What is grating on my nerves about the Freedom Flotilla matters now that the passengers have been unloaded in Ashdod is the rhetoric around the event. Chillul Who said it well: You can trust both sides to tell only the truths that paint them in the best light. Call me a liberal, but the pursuit of truth was always more important than the selective release of peices of the truth to get what you want.
In opposing efforts to show their separate causes in the best light, supporters of the Israeli government and Palestinian activists are inventing facts and distorting international law to suit their agendas.
Take for example the American Jewish Committee’s official statement: it calls the flotilla “pro-Hamas” and claims they exist “to bolster the despotic Hamas regime and its Muslim Brotherhood support base in Turkey and elsewhere.” One can accuse the Free Gaza Movement of happily singling Israel for condemnation and turning a blind eye to Hamas’ crimes. But the Free Gaza operation was created and launched by secular, Palestinian solidarity Europeans, not the Turkish Muslim Brotherhood.
Elsewhere in the same statement, the AJC asserts erroneously that the IDF encountered “automatic weapons” upon arrival. No source, by either IDF or media outlet, has made such a claim. The IDF press office has released photos of improvised weapons, but no guns. Reportedly, two guns stolen from Israeli soldiers were found later. Israel no doubt was expecting (hoping?) to find guns and rocket-building materials on board. But so far, the flotilla had no guns.
What does the AJC think they’re doing by inventing facts?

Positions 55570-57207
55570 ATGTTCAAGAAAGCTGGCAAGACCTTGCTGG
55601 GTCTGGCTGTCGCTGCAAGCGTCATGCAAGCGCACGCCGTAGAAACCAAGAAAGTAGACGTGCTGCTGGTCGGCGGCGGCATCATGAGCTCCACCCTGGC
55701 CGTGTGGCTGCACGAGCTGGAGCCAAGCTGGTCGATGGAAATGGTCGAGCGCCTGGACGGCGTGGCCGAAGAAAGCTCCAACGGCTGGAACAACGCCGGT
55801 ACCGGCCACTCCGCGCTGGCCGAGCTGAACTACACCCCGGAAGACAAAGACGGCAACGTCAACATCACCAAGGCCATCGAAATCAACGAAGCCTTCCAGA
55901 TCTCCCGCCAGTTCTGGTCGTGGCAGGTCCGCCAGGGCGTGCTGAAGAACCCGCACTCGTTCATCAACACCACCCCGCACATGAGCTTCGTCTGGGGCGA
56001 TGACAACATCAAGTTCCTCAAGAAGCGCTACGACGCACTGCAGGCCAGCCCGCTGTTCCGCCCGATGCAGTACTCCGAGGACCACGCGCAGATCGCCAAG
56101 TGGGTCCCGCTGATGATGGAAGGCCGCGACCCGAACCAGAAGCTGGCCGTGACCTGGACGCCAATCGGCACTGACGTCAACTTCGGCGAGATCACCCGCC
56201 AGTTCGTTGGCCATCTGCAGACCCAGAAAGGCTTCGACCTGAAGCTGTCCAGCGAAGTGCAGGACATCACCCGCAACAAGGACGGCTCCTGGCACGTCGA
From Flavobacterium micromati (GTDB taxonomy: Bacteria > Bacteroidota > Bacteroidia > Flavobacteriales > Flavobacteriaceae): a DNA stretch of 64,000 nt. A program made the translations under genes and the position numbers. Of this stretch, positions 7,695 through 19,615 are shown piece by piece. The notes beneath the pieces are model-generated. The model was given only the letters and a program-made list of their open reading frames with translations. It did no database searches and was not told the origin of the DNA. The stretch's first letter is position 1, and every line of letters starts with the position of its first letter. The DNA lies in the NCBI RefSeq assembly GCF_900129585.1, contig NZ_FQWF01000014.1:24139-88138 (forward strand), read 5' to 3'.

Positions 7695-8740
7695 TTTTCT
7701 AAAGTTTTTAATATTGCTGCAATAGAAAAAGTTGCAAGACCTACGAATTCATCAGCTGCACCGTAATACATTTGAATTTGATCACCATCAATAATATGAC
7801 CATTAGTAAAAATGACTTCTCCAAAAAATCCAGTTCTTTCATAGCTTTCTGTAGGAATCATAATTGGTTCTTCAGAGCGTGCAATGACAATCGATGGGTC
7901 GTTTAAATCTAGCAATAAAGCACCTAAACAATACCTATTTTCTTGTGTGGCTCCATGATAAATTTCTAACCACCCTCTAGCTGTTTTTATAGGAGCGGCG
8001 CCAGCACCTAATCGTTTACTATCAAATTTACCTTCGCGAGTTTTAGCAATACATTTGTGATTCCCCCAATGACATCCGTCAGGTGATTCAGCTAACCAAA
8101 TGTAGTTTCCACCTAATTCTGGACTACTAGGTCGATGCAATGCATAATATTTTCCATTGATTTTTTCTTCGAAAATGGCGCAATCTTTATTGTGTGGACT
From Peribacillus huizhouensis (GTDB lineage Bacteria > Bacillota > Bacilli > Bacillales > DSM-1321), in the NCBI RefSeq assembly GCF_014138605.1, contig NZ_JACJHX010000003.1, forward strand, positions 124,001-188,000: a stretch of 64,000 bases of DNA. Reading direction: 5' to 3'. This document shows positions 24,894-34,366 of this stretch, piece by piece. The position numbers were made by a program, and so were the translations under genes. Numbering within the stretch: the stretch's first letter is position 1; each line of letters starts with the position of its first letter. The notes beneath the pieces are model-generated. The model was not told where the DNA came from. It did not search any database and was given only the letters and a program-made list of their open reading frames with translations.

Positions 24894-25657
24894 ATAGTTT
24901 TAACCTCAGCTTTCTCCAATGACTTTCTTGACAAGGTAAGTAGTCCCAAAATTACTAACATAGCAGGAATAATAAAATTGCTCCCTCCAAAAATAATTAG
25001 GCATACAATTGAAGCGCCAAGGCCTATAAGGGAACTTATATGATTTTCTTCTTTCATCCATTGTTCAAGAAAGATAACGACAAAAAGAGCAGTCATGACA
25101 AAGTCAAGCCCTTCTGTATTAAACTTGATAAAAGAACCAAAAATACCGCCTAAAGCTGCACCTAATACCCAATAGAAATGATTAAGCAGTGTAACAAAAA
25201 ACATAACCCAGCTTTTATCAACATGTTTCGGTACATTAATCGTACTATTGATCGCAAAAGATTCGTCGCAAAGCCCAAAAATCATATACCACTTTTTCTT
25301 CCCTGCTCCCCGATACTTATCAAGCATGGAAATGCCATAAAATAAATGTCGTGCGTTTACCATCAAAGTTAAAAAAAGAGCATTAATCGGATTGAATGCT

On the other side is the assertion that Israel conducted “piracy” in international waters. The legal status of Israel’s operation is open to question. The UN Convention on the Laws of the Sea (of which Israel is not a signatory) largely steers clear of regulating armed conflict. It does allow “hot pursuit” of ships near territorial waters and states are excluded from piracy charges. And various laws of war have long recognized naval blockades in international waters as legal.
Yet in international waters, boats are subject to the jurisdiction of their sovereign. In this case, the boats are Turkish, meaning Turkey has the right to demand the Israeli soldiers be extradited on murder charges under Turkish law in a Turkish court. Alternately, although states are excluded from piracy charges, boarding another nation’s boat could legitimately be classified as an act of war. Furthermore, the goods were delivered to Gaza and not confiscated for Israel’s benefit.
But regardless, piracy this is not. Outrageous, yes. Piracy, no.
In the case of the organized Jewish community, the Freedom Flotilla and their respective boosters, truth is an inconvenient obstacle on the march to ultimate victory.